b.  No, it is English and should be analyzed  as such 

First, the open statement:  

French Police Report

Monday, October 3, 2016
04.30 A.M.

My name is Kardashian Kimberley.

Here is the first indication of possible English to French to English translation.  

I was born on October 21, 1980, in Los Angeles.
I live in Ventura, XXX
My phones have been stolen and I can be reached through my bodyguard Mr. XXX.
Regarding the facts :
I came in Paris by plane for the fashion week. I came back around 12 midnight to go to bed. I was attending a fashion diner. I came back with Simone Harouche and my sister Kourtney. We all moved up in my room 1A and friends, a couple, went to my room and left around 01.00 A.M.

I have to make it clear that Simone hadn’t come with us and that she was sleeping when I came back.

This important information is awkward.  We have noted out of sequence information.  Is this due to auto-translation?

My assistant Stéphanie and my sister Kourtney changed clothes.

Then, I went to my computer upstairs and I worked.

I heard noises at the door, like footsteps, and I asked shouting who was there, no one answered. I called at 02.56 A.M. my bodyguard. I saw through the sliding door two persons coming, plus the man of the reception who was strapped.
The two men were hooded, the one had a ski mask and he had a cap and a jacket with Police written on it.

We have "persons", and then "men" and then "individuals."  Is this, also, part of translation issues or do we have a "change of language" which would be useful in analysis?

The second individual had the same clothes Police but didn’t wear ski goggles.
The individual with the ski goggles rips out my Blackberry phone
The one with the ski goggles was 1,70 meters high, slim, black pants, black boots, he spoke to me in French. He was a European-type individual.

Is the present tense verb usage problematic or is it due to translation issues?


The second individual was also European, he was taller and stayed with the security agent. He was around 1,80 meters high and he was dressed in the same way.

It’s the one with the ski goggles who stayed with me.
He asked me with a strong French accent where was my ring. It was placed on the bedside table. It costs 4 million dollars.

Did he "ask" or did he "demand"?  Is this translation issue or soft language from the attacker?

I answer him that I don’t know, he takes out a weapon and I show him the ring. 

For one who gives specific detail of jewelry (type, title, description) we do not expect to hear "a weapon" but "a gun" or the type of weapon.  

Again, is this a signal of concealment or an issue with translation?

He pointed the weapon toward me. He takes the ring, he wears gloves. He asked me where the jewels and the money are.

Properly, "a weapon" became "the weapon" but what of "money"?



 They catched me and took me in the lobby. 

This sounds awkward, like a translation issue


I was wearing a bathrobe, naked underneath. 

This is an extra unnecessary detail...except for the subject:  it sounds like publicity rather than reporting.  


Then we went in the room again and they pushed me on the bed. And, at this time, they strapped me with plastic cables and tape on my hands, then they taped my mouth and my legs. They carried me in my bathroom, more specifically in my bathtub.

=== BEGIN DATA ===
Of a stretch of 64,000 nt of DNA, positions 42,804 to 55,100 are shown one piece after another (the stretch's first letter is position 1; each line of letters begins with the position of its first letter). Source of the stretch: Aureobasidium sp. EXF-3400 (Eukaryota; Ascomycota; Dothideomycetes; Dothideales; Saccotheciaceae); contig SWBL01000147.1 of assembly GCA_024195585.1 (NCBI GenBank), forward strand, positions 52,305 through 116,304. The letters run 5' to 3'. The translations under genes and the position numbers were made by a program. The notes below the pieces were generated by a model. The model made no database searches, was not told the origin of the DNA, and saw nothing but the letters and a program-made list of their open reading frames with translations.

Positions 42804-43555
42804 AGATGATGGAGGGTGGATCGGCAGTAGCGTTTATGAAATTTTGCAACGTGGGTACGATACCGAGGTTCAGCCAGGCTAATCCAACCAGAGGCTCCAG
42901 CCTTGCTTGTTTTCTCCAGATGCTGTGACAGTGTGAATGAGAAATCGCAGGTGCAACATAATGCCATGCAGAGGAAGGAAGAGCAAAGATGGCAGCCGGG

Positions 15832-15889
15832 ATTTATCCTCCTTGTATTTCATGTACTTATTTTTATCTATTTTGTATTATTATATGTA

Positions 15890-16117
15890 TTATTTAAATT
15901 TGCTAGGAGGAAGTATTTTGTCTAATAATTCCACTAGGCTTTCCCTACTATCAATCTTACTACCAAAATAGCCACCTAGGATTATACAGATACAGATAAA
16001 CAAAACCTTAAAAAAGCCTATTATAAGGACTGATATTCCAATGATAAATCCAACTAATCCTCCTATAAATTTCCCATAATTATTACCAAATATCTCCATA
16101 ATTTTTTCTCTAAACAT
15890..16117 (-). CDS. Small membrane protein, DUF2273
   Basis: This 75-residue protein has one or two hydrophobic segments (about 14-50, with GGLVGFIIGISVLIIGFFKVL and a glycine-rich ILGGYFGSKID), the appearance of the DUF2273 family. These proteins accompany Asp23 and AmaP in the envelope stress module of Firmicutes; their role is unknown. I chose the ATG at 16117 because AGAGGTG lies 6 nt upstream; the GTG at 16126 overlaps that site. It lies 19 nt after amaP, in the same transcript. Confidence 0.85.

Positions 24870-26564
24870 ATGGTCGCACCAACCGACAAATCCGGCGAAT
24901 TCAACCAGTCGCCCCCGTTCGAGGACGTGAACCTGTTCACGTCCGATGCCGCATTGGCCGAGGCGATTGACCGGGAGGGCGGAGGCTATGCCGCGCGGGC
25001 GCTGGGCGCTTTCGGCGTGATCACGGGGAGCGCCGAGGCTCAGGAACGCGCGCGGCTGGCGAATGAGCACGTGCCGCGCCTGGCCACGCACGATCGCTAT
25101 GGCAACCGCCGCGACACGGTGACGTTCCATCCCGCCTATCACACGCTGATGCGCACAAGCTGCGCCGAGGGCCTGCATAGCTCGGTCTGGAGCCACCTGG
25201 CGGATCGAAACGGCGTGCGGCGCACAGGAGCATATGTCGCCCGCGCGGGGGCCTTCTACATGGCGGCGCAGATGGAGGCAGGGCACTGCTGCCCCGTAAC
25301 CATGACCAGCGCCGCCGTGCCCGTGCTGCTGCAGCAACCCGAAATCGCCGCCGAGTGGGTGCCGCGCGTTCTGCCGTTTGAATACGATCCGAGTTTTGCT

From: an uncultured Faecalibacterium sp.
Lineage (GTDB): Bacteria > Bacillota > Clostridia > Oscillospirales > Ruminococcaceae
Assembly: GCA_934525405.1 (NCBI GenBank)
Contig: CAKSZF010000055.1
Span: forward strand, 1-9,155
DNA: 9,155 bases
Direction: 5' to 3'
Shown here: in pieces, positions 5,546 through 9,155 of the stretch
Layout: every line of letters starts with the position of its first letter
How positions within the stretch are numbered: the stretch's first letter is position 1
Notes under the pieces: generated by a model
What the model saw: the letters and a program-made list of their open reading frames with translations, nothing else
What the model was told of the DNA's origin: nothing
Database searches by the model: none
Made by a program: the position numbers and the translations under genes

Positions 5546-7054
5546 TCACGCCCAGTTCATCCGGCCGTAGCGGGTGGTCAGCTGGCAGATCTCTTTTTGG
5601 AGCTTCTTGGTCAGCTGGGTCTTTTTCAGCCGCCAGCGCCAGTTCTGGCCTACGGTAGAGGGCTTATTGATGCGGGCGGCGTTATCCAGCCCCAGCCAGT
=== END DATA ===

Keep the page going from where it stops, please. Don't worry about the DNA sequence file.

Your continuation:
I forgot to tell you that when they pushed me on the bed, they headed toward my handbag and they cleared everything.

I don’t know if they took something inside. My Vuitton jewelry box was near my bag and at that time, he said something to the other individual, shouting. In my jewelry box, there were two bracelets by Cartier, all with diamonds, a necklace by Jacob all in gold and diamond, diamond earrings by Lauren Schwartz, and the other was by Yanina. There were three necklaces by Jacob all in gold, little bracelets, jewels, rings. A necklace by Lauren Schwartz all in diamonds, another necklace with six little diamonds on it. A last necklace with my son’s name (Saint) all in diamond. I also had just a cross-shaped diamond, by Jacob. A watch by Rolex all in yellow gold. There were two rings in yellow gold.

Note the very specific detailed knowledge of what was stolen.  

I think they robbed me for 5 million dollars. 

note the assertion of the value of the theft after being the victim of an intrusion, assault and restriction (tied up) 


They didn’t rob my cash. 


They robbed me an iPhone 6, which call number is XXXXX and the Blackberry call number.

Then they left, running.

During the heist, they had the hotel’s mobile phone which didn’t stop ringing and they were speaking in French. I thought they said they got to leave.

Note the cognizance in the aftermath of such a traumatic event to include this detail.  


Then, I removed the tape from my hands and my mouth, I removed the plastic. I realized they were a bit young because of the way they strapped me.

Here, we step away from close analysis due to possible translation issue but still note:

She has maintained inability to identify the suspects but here wants the police to believe that the attackers are "a bit young"; that is, she identifies for police, their age. 

This is particularly interesting when we see the report of possible arrest and 'admission' to the crime of 60 year old.  

Note to "realize" is to take both time and processing to come to an understanding.  This is not expected in the aftermath of an intrusive traumatic attack.